You'll find plenty of men among corporate directors and executives today, but that doesn't mean women have been shut out entirely. And as more women take their place among the corporate elite, it's interesting to take a look at how they're getting there.
Elizabeth Ghaffari of championboards.com recently reported on the paths that women on corporate boards in California took to get to their positions. Many people might have assumed in the past that a woman's best strategy was to work in managing a nonprofit organization, but that doesn't seem to be the case today. Here are the six paths studied, and the percent of women who used them to make it into the boardroom:
- Corporate: 42%
- Entrepreneurial: 20%
- Government: 13%
- Investment: 10%
- Nonprofit: 8%
- Academic: 8%
In other words, the most reliable path appears to be the most obvious one, climbing the corporate ladder from within. That wasn't enough, though, for most female directors. The vast majority, 89%, actually cited two paths, often complementing their corporate work with nonprofit work or entrepreneurial activities, for example.
Digging deeper, some might expect more women directors to come from retail backgrounds or the consumer products sector, but that didn't hold up in Ghaffari's research, either. Here are the specialties that were deemed most useful by the surveyed women:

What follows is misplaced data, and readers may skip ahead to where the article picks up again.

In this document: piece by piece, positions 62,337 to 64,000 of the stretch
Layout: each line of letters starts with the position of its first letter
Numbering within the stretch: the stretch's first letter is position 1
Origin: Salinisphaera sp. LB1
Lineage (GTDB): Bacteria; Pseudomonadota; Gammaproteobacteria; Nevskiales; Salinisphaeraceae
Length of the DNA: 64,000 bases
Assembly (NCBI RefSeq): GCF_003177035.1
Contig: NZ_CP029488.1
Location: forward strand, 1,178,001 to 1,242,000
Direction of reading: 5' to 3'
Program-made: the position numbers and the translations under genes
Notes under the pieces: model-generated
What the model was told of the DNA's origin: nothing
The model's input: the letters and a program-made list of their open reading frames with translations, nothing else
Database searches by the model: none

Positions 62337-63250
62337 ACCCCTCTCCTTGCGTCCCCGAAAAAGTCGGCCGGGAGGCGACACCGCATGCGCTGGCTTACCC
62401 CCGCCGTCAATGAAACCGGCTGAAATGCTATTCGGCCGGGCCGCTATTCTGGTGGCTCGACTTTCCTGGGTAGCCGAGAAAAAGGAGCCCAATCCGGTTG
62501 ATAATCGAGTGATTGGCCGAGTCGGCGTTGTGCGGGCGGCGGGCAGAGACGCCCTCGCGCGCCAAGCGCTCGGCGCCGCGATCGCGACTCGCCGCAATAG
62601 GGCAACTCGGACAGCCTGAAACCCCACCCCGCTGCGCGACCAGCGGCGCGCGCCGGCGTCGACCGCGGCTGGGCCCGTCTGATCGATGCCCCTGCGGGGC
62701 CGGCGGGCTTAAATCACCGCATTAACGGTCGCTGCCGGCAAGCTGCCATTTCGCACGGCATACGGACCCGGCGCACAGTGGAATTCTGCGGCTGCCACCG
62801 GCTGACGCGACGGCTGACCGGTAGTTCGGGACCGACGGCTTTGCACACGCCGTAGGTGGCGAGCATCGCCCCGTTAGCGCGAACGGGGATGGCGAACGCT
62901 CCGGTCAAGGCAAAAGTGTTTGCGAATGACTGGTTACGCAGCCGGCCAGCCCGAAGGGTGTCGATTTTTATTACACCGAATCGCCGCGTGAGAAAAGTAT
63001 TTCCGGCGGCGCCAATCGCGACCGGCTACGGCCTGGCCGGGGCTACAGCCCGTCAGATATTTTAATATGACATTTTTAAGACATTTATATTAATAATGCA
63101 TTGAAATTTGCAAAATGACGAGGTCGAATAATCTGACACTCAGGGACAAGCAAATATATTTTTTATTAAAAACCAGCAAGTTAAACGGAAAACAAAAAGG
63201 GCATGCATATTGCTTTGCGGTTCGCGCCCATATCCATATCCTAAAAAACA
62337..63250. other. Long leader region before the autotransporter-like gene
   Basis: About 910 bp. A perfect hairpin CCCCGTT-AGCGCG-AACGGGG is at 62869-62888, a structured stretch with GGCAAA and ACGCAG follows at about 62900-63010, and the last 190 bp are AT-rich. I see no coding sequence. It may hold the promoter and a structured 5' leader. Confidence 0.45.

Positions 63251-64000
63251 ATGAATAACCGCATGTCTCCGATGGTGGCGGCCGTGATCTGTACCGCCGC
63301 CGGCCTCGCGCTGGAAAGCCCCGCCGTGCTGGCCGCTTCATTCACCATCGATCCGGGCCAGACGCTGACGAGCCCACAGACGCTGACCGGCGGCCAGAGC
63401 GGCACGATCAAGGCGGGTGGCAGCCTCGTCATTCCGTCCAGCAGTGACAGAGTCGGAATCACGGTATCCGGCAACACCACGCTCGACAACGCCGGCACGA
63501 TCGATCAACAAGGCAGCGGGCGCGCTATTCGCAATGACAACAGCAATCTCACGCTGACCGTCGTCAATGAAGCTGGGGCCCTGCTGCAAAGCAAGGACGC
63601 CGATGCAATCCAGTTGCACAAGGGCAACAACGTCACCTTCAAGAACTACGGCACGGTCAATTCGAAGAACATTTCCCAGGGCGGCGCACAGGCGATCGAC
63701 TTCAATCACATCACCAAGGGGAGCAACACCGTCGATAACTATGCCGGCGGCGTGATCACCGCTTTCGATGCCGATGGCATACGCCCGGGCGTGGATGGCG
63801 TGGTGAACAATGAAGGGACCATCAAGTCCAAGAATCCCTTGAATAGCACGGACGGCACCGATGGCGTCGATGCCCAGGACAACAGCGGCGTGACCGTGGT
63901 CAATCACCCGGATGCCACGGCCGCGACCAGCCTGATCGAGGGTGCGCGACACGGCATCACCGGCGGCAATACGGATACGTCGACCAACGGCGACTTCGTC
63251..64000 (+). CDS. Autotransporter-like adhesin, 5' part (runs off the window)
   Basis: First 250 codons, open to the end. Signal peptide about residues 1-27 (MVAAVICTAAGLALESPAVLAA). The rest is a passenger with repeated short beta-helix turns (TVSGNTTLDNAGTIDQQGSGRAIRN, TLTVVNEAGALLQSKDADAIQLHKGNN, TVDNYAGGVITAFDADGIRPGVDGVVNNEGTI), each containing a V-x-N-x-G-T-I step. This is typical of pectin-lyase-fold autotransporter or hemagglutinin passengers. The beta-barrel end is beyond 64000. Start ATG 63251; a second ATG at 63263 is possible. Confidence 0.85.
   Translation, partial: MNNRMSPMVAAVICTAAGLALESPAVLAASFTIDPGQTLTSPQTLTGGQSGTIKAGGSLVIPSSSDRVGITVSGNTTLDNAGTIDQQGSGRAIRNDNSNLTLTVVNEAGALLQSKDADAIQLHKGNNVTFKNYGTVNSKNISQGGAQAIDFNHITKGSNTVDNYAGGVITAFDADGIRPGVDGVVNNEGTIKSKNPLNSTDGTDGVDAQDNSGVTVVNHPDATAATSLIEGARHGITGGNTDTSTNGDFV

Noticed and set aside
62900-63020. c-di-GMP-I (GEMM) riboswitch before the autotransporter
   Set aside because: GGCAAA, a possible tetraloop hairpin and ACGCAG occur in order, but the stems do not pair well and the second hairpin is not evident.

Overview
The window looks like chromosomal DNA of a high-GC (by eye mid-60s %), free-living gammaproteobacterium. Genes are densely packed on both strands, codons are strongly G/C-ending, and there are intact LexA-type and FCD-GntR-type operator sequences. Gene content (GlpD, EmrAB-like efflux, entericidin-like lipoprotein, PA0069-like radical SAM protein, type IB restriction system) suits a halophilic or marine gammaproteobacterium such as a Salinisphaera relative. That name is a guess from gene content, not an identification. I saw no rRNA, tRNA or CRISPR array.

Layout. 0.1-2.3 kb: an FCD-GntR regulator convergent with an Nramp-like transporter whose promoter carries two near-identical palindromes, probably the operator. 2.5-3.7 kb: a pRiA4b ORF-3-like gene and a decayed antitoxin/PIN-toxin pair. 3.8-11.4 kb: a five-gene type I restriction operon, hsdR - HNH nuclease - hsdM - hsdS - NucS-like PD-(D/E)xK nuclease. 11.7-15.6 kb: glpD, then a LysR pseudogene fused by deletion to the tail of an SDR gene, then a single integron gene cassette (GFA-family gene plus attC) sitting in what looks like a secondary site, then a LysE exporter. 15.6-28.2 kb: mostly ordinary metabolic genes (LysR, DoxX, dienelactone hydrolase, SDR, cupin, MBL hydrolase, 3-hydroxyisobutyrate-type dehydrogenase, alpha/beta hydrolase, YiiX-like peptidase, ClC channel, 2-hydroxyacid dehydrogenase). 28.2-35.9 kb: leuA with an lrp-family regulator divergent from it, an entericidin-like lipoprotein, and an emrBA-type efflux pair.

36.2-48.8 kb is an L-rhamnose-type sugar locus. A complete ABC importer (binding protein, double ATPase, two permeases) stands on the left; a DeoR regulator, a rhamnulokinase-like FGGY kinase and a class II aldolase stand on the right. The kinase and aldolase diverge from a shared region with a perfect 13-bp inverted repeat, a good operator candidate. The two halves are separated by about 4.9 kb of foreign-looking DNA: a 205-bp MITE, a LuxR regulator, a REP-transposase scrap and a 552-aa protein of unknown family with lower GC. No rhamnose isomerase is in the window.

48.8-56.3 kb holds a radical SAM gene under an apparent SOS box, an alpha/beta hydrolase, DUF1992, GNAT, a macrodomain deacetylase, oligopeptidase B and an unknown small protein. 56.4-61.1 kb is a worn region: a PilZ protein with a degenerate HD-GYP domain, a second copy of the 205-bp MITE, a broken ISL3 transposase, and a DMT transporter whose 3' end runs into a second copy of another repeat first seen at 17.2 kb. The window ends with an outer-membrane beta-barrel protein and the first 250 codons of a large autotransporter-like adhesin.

- Finance: 27%
- Technology: 25%
- Law: 14%
- Retail: 11%
- Medical: 7%
- All other: 16%
Still a tough road
You may now have a better handle on how to get to the top, but it still won't be easy. According to a recent Fortune magazine article, 9% of the companies in the S&P 500 still have all-male boards, and only 16% of board members are women. But according to executive search firm Spencer Stuart, 70% of the 500 firms are seeking female directors.
If you're a woman looking to break into the upper echelons of corporate governance, consider looking at some of these companies, which currently have no women on their boards:
Even if you're not aiming for the top of a company, you can still improve your financial position in life. Learn how to save lots of money and invest it effectively by taking advantage of a free trial of our Motley Fool Green Light newsletter (co-edited by a woman), which aims to deliver at least $450 in savings ideas each month. The free trial will give you full access to all past issues.
Longtime Fool contributor Selena Maranjian does not own shares of any companies mentioned in this article. Nvidia is a Motley Fool Stock Advisor recommendation. Try any of our investing services free for 30 days. The Motley Fool is Fools writing for Fools.